Grief

After losing a loved one or someone close to you, it is always nice to find some form of piece or solitude. I found this difficult in daily life, feeling distracted, disorientated and unfocused; longing for some reasoning or sense of belonging.

I lost my grandad at the end of April 2015, suddenly, unexpectedly and what feels like unfairly.
I keep thinking I need to fix myself instead of just processing my feelings. Sometimes these emotions and memories are so strong in my mind that I find it hard to focus on things in everyday life. I seem to lean heavily on friends and family helping me with a shoulder to cry on, kind words and create times of reflection over his amazing life. I now make a lot of lists, in my head or on paper to remember what I need to do or to plan for future. Changing my life accordingly seems so difficult and a new routine is what it needs keeping me busy and distracted instead of moping around the flat. I cry a lot of the time, even when the urge can hit at any time even in public areas, I’d find a safe place and let the tears flow. With this I felt the smallest things upset me, such as forgetting to buy food on the way home from work and this spiralling into crying for the evening.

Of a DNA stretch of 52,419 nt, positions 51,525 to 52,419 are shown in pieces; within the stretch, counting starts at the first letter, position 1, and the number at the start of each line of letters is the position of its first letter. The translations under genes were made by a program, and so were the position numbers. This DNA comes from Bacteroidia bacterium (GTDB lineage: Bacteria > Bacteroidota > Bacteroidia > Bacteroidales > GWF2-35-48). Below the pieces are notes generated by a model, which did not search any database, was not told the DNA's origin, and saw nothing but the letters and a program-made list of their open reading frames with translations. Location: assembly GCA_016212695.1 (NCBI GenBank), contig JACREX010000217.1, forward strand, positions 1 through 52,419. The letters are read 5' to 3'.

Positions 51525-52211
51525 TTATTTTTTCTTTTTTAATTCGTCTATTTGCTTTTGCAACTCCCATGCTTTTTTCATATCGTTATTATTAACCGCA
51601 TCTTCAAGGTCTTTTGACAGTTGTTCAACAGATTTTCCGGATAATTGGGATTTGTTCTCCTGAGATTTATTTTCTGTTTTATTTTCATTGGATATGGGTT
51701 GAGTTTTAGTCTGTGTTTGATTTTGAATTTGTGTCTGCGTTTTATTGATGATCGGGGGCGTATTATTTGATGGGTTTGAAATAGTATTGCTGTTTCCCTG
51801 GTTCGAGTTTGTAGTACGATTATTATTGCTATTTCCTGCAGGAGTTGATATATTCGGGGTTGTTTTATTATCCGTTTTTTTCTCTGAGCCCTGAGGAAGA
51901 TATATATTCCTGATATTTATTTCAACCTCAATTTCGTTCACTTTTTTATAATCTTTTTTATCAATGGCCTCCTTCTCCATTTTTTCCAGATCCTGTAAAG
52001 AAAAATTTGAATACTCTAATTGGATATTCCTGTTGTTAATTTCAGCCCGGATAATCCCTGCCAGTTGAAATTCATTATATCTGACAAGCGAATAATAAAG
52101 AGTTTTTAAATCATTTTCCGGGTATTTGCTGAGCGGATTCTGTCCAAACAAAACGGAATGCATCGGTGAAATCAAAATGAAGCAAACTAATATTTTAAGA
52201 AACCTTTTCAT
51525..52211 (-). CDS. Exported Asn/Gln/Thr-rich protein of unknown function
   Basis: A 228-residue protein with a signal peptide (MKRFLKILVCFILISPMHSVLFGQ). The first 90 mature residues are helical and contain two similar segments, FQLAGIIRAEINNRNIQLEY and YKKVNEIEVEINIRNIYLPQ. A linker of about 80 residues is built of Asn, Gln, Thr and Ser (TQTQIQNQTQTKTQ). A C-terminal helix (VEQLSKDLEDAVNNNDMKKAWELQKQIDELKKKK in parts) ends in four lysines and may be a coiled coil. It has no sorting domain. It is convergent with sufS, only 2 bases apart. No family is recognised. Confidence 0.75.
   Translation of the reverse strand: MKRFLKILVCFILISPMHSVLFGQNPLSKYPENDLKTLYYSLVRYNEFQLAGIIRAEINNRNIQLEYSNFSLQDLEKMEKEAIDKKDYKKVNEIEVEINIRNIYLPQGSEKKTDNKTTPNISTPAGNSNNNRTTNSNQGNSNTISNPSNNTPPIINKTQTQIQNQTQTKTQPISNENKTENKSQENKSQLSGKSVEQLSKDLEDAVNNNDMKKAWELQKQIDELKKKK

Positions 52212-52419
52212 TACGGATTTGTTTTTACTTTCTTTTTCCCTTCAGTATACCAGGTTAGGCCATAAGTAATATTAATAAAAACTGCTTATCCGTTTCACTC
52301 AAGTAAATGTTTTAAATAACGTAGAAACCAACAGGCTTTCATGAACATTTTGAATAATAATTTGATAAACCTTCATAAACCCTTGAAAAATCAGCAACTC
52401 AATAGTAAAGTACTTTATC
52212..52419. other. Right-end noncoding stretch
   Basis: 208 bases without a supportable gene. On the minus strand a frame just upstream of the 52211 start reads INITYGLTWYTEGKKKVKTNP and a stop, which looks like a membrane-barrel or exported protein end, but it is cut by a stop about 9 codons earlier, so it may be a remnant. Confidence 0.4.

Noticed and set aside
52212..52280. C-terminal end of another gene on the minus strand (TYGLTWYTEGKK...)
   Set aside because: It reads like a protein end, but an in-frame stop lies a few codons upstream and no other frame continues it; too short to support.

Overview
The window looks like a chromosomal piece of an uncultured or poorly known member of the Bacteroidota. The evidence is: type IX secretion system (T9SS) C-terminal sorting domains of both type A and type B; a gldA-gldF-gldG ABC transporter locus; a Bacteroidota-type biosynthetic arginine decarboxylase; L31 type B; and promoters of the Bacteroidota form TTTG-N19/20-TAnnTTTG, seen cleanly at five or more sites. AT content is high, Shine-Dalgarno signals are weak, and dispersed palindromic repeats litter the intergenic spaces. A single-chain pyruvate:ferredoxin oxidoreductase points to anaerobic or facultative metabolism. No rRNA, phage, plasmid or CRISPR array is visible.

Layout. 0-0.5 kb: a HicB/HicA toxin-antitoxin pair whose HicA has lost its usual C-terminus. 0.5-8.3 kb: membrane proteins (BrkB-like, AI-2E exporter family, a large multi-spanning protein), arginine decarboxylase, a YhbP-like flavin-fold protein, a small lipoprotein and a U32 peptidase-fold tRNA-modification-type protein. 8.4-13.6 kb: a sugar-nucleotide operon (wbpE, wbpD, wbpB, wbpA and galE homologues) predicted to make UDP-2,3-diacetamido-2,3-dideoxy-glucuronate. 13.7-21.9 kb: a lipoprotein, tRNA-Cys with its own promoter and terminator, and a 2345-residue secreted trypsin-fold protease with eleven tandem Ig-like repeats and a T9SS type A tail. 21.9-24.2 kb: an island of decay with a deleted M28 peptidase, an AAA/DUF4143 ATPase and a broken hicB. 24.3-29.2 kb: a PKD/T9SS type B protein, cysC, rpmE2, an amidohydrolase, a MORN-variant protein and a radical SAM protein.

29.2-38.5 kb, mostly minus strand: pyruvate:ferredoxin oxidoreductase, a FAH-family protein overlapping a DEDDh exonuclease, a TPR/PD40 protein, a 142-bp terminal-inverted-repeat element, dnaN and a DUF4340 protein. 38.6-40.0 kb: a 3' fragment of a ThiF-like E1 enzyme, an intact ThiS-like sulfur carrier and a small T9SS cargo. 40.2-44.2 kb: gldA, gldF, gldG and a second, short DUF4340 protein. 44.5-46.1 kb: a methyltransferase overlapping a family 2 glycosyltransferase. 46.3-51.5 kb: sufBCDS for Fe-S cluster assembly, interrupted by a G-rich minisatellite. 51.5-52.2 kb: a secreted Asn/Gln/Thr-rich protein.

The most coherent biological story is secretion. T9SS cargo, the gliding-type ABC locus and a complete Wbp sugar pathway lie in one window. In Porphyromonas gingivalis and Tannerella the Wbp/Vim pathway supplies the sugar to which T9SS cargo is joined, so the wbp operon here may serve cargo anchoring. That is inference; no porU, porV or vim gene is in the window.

The next step for me is preparing for milestones, birthdays, holidays and Christmas. As I know this will trigger a grief reaction. This will be exacerbated when the shock and numbness wears off, that only time will help heal the pain and get me through.
With all of this I think; There is no right or wrong way to process the death of someone close to you. You have to do what you think is best for you. Whether that be counselling or getting back to normal. There is no set timescale for dealing with grief. Things are dependent on the relationship between you and the deceased and the manner of which they died, both factors of how people handle death and how the time it takes varies.
A lot of people think there should be certain ways of dealing with a loss, but to hell with at. Grief is a unique experience and if you are angry, break something; If you are sad, cry.

But remember this state of mind will not last forever, you will come out the other side with a new outlook, beliefs, feelings or aspirations. The process however never really ends, it just changes and takes a different path.

I have learnt that you should take your time and be gentle on yourself.
Think about the deceased everyday but now with less questioning and self pity but with more gratitude for the life and the love that you shared.

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